Is she the best?

Print

Do you ever struggle with deciding who the best candidate is? When one of the candidates is a woman, how does gender factor in to your decision?

Opinion: Is she the best?

If two candidates are close in qualifications and one is a woman, those of us who want to elect more women to political office may feel inclined to choose her over him. But if he’s clearly more qualified or more progressive, that’s a no-brainer too – we certainly won’t support unqualified female candidates. But what if she’s a good candidate but he’s better – say, he’s an “A” and she’s a “B” or even a “B+”? That’s where it gets sticky for some of us. If a man is our friend, someone who’s with us on the issues, “I’m not going to penalize him for having a penis,” my friend Jane once said.

Hmm. That’s an interesting perspective. Another one would be that if a woman is acceptable, we should support her because the playing field is not close to being level – because, in the words of my 6-year-old, “all of the governors and governments are mostly men.” If we don’t work to change that, who will? There are a diversity of views and experience among the men who represent us in public office, so why shouldn’t there be a diversity of those traits in women?

My personal view is that it’s condescending to say, “Well, she’s almost as good, and because she’s a woman, I’ll vote for her.” If we do, we may elect less qualified candidates who won’t serve us well. But by the same token, let’s look at the whole person when we consider political candidates. That may mean considering that less-traditional backgrounds can provide a different kind of experience that may be just as valid. For example, having been a struggling single mother can give a candidate insight into social programs and family-friendly policies; those may be valuable experiences for an elected official to possess.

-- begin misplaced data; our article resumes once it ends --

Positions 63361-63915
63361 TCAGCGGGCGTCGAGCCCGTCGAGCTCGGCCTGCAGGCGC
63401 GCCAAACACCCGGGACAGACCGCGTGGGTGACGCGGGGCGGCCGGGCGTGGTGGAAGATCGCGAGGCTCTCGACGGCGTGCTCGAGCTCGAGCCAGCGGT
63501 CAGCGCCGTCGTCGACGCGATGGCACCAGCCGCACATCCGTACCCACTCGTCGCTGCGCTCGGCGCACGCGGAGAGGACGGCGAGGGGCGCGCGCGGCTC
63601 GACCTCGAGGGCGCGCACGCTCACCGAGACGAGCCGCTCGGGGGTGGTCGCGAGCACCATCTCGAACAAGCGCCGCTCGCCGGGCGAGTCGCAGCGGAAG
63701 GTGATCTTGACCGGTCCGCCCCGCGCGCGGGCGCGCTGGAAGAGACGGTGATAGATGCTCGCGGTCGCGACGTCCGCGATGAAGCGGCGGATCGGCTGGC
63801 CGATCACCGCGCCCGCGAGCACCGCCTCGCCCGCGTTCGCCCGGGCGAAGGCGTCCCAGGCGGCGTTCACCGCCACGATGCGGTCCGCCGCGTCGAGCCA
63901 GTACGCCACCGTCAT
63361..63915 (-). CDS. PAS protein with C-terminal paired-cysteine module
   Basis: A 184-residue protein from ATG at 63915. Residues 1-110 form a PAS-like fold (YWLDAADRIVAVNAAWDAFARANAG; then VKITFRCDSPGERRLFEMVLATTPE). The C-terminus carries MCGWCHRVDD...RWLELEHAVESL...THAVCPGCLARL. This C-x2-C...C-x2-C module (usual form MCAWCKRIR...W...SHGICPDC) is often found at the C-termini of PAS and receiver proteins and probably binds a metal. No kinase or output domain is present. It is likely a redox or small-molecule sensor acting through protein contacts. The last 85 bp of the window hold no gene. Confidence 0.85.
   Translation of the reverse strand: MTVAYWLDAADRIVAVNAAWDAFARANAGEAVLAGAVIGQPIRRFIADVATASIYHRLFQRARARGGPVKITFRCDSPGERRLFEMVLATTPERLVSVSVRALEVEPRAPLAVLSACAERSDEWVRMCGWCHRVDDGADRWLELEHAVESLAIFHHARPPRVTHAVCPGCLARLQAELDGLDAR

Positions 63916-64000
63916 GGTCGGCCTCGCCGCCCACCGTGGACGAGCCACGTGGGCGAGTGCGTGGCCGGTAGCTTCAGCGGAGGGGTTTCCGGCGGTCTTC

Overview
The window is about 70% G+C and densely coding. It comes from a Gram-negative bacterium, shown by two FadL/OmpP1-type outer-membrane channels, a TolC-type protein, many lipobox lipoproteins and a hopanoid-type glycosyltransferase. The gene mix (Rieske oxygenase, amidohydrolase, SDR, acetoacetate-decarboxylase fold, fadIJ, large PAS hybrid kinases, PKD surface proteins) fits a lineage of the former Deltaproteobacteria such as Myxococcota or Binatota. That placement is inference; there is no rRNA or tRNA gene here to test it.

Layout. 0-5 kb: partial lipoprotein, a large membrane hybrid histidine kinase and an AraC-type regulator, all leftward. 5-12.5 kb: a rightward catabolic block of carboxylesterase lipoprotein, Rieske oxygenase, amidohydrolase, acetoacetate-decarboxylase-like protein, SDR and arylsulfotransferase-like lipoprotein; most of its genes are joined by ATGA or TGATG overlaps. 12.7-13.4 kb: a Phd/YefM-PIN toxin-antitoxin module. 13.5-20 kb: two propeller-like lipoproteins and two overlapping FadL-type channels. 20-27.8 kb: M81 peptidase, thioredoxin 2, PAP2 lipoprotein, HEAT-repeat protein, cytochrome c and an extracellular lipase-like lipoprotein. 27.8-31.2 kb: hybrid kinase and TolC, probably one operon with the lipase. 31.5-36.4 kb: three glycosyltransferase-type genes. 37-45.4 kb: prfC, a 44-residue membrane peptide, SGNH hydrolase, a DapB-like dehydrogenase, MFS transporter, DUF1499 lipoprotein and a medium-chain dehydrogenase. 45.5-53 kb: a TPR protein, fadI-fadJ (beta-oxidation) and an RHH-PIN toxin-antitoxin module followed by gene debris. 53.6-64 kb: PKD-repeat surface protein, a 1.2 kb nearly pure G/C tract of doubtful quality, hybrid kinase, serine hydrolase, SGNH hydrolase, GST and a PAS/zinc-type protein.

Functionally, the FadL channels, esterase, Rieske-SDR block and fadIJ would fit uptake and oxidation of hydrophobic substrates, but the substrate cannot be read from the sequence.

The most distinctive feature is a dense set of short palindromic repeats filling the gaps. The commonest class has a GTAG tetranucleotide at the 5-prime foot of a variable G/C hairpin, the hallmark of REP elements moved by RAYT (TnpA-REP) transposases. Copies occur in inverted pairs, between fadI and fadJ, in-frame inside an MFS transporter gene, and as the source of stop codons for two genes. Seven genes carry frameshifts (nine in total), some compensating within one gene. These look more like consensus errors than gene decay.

Another way to elect women is to support the organizations that train and groom future leaders. And we can be on the lookout for potential candidates. Why not ask that dynamite woman at the next desk who’s passionate about books if she’s ever thought about running for the library board? And if she does, spread the word among friends who can spend a few afternoons stuffing envelopes or making phone calls, and a few dollars on a contribution to her campaign.

There is a saying that we get the government we deserve. I think we deserve the best. In my admittedly biased view, that means encouraging women to be that government.